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Arch Dermatol. 2002 May;138(5):634-7.

In the United States, blacks and Asian/Pacific Islanders are more likely than whites to seek medical care for atopic dermatitis.

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Bristol-Myers Squibb Center for Dermatology Research, Wake Forest University School of Medicine, Winston-Salem, NC 27157, USA.



There have been population-based studies conducted in England and the United States that suggest an increase in prevalence of atopic dermatitis among black and/or Asian children.


To assess whether health care utilization for atopic dermatitis differs among different ethnic groups in the United States.


Weighted data on representative office visits by whites, blacks, and Asian/Pacific Islanders were analyzed using a cross-sectional study, the National Ambulatory Medical Care Survey (NAMCS), from 1990 through 1998 using statistical software.


The NAMCS is an ongoing data collection effort by the Division of Health Care Statistics, National Center for Health Statistics, Centers for Disease Control and Prevention. The survey samples representative visits to US office-based physicians during a representative week of practice.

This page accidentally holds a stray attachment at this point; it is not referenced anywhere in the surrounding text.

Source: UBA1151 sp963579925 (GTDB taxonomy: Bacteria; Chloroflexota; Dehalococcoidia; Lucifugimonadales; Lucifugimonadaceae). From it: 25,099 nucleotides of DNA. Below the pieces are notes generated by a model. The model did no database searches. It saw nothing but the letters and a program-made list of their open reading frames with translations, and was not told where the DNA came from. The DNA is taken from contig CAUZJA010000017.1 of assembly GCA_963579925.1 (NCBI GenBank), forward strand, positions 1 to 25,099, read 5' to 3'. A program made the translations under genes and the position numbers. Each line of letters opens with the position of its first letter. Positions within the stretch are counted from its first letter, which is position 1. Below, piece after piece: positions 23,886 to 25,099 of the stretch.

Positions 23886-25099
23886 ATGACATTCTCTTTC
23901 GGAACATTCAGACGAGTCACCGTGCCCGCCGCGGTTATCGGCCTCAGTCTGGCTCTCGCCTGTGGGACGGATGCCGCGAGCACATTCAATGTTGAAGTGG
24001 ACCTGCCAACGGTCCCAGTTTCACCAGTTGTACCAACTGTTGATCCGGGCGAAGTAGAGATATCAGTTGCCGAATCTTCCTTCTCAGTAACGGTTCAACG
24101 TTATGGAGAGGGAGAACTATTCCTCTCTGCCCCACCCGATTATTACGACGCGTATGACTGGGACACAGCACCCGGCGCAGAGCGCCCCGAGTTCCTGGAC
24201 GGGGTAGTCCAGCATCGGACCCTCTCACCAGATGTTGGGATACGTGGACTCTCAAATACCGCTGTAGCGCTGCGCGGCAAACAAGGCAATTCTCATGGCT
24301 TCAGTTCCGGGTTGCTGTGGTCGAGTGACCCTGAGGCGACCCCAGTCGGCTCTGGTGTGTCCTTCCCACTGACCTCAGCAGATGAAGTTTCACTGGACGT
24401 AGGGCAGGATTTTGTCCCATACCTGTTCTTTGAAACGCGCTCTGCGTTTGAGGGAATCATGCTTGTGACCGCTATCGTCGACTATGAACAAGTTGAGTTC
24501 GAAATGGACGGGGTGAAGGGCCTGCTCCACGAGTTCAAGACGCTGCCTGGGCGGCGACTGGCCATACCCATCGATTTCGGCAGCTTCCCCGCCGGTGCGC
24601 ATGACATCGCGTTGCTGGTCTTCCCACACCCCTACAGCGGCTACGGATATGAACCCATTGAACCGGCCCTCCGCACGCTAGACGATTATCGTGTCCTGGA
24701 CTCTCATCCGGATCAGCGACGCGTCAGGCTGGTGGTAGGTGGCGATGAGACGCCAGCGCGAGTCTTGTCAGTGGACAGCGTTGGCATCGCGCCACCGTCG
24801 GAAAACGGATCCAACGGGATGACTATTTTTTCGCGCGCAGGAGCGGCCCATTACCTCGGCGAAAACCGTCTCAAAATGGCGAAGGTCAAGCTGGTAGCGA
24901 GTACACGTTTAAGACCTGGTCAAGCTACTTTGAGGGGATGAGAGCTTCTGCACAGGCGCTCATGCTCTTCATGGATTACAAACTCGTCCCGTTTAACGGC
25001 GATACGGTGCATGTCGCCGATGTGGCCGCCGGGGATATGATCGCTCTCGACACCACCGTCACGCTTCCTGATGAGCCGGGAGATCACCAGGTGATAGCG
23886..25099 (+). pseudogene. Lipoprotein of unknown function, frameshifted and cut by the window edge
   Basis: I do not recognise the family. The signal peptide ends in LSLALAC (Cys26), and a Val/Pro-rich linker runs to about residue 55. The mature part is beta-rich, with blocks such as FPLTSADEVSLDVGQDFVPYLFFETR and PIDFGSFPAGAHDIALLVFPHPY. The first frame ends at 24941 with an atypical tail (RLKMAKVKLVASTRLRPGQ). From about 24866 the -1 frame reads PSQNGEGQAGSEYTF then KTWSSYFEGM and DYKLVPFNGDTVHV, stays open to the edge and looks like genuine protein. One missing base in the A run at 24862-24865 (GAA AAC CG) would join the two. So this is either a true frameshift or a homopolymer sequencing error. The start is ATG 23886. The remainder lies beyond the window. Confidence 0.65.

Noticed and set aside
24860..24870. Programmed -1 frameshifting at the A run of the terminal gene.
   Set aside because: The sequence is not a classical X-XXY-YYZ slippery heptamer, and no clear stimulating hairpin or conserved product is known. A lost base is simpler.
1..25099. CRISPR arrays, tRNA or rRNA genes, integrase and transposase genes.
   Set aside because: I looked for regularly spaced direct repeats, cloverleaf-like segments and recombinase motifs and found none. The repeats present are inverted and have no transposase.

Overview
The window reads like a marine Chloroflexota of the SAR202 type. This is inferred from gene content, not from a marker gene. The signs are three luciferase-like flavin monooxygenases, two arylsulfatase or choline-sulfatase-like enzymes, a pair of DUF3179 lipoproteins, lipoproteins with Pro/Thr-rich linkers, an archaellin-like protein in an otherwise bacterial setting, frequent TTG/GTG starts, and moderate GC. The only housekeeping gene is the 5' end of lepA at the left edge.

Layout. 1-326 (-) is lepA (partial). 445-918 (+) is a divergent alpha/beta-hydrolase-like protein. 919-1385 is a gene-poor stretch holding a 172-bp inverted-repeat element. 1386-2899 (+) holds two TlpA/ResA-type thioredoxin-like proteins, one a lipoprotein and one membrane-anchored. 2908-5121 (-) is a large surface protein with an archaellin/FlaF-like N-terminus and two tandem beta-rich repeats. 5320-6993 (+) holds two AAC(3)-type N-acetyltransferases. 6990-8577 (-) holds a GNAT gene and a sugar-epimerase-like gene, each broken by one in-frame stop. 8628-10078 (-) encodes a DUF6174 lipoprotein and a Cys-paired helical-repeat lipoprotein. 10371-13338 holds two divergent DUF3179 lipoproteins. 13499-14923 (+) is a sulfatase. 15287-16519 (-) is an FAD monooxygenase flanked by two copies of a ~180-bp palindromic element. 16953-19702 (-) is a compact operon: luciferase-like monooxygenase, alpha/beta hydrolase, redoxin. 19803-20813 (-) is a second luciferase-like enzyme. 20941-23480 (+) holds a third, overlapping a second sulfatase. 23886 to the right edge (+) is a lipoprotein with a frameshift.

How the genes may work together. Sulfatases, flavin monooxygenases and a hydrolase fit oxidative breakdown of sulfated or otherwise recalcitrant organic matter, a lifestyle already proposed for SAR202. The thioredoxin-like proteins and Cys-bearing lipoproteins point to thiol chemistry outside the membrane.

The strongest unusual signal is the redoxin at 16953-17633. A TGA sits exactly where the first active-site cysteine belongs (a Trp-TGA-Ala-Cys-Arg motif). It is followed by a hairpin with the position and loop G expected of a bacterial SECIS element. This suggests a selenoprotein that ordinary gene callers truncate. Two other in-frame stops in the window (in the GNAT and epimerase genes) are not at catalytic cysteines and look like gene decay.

All outpatient visits were analyzed and compared with those for patients diagnosed as having atopic dermatitis (International Classification of Diseases, Ninth Revision, Clinical Modification, code 691.80).


Diagnosis of atopic dermatitis by race.


Of 570 million estimated visits for skin conditions, 7.9 million were for atopic dermatitis. The numbers of per capita visits for atopic dermatitis among blacks and Asian/Pacific Islanders were 2-fold and 6-fold higher, respectively, than among whites. The odds ratios (95% confidence intervals) for atopic dermatitis visits by blacks and Asian/Pacific Islanders relative to whites were 3.4 (2.5-4.7) and 6.7 (4.8-9.5), respectively.


Blacks and Asian/Pacific Islanders are much more likely to visit physicians for atopic dermatitis than are whites and may benefit from education and early intervention efforts concerning the disease.

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